The kids sat at tables in the gymnasium, cafeteria, and auditorium. They filled out packets, played card games, and FaceTimed friends whose parents kept them home. Some of the kids expressed disappointment when we returned because they would no longer receive two recesses per day or be able to curl up on the floor and sleep.

One of my eighth-graders said that one of the good things about the strike was getting to know her classmates, especially students she did not hang out with before the strike happened. She formed friendships in hardship.

So did we.

I hoped that the transition back to work would mark a change at my school, after an intensely emotional and bonding week for teachers. But the reality fell short.

On that Thursday, many DPS schools celebrated the return of their teachers with songs, dances, debriefing meetings, healing conversations, and a unified entrance into the building. We saw this in the news. There were fantastic displays of school spirit, a common mission, and a collective coming together to support teachers and administrators alike.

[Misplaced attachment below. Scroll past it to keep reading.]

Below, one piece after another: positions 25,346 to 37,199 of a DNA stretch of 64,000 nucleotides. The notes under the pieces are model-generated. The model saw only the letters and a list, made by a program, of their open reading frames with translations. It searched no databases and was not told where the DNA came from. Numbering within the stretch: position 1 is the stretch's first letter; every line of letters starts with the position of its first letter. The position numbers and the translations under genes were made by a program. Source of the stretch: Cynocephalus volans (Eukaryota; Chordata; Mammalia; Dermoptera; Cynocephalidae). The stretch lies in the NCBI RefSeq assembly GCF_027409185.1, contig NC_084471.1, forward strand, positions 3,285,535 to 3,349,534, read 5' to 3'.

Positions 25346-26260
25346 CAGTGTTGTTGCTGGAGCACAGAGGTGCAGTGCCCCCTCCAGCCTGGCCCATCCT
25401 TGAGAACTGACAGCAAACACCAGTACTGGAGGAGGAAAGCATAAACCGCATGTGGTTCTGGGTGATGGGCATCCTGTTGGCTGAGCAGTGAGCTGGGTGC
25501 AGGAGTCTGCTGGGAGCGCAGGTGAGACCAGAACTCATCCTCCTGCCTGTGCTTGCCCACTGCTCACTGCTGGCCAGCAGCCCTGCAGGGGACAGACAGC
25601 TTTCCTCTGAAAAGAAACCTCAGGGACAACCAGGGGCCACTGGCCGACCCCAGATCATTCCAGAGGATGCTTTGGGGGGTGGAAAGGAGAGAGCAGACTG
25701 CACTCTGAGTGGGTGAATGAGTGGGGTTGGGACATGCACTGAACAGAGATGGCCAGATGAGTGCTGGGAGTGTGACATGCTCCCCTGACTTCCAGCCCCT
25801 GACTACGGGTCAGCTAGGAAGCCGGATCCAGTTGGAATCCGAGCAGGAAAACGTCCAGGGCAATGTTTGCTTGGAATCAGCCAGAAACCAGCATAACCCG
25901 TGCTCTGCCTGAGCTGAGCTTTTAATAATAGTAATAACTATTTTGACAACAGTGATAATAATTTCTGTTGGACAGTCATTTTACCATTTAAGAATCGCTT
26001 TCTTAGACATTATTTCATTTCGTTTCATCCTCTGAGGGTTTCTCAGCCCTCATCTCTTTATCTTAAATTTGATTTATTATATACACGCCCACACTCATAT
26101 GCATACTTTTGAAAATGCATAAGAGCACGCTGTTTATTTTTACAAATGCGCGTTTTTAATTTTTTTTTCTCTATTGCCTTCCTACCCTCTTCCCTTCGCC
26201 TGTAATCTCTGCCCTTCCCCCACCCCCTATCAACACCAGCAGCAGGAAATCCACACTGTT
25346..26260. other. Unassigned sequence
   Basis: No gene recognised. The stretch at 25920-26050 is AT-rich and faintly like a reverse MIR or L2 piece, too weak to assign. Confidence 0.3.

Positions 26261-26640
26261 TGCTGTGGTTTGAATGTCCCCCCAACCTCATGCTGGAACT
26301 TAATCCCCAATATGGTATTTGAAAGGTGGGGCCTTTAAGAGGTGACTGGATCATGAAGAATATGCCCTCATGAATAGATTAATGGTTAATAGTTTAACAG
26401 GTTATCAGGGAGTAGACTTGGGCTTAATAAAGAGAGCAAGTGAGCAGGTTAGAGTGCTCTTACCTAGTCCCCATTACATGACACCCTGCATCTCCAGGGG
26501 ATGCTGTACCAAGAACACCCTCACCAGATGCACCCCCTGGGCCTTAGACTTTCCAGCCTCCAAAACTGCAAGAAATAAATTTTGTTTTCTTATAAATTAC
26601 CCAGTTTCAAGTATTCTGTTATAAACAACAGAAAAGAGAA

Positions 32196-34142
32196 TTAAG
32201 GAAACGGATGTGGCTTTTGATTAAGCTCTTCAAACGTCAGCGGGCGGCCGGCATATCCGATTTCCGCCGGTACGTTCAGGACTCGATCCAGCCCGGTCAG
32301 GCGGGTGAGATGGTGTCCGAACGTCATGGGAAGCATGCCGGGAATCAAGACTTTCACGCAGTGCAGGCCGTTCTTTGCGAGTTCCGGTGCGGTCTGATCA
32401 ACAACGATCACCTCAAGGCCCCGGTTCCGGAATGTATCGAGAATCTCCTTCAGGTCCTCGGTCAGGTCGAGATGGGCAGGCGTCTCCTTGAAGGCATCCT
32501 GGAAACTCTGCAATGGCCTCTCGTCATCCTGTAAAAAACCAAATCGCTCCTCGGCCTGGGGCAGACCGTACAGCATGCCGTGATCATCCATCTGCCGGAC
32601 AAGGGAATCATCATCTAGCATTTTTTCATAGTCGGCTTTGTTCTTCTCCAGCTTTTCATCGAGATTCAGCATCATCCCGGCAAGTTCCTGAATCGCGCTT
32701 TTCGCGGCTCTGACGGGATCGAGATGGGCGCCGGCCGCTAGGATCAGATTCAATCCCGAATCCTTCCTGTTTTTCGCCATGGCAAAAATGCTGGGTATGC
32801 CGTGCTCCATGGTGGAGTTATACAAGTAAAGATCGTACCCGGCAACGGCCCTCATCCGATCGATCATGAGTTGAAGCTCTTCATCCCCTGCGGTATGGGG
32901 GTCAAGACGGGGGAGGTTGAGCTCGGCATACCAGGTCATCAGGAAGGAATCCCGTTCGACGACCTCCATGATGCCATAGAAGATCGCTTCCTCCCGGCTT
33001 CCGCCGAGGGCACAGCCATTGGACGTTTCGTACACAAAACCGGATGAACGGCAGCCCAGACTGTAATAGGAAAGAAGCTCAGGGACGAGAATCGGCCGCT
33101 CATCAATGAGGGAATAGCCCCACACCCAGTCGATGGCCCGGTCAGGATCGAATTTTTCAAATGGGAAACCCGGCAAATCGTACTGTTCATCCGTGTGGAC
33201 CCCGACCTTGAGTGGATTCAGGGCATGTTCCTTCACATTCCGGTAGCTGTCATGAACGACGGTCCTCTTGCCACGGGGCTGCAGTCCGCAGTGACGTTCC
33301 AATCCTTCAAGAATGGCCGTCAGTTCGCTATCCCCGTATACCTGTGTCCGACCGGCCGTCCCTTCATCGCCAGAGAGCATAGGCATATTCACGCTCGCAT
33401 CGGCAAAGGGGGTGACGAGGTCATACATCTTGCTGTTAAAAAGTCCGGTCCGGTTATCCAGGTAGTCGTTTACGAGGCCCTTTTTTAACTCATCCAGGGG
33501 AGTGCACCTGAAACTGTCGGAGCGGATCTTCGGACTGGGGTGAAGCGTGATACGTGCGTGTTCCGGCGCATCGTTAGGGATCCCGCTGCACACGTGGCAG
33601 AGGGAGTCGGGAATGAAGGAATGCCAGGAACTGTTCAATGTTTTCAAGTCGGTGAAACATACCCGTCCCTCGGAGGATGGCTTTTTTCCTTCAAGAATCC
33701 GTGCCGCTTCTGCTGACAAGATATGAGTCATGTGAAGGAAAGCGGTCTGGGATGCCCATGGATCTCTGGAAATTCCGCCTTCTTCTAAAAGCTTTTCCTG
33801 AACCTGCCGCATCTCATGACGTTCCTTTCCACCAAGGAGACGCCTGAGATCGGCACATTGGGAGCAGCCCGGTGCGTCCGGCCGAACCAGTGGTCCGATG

I wish I could say my school was one of those schools.

We walked into the gym and divvied up the students by grade level. We were told to set our own schedules for the day. It was an essentially a “figure it out, we’re off the clock” mentality from the administrators. We had no lesson plans, no assistance (sans one very generous special education teacher who agreed to hang out in my classroom for all of those hours), and no schedule.

I held 29 seventh-grade students in my classroom for two and a half hours, followed by a second group of 28 seventh-graders for the next two and a half hours (with a 30-minute lunch break). No seventh-grader should be in a classroom for two and a half hours. Ever.

In my book — and in the students’ perspective — this was Strike Day 4, based on the chaotic nature of the day. The only difference? There were a few more recognizable adults around.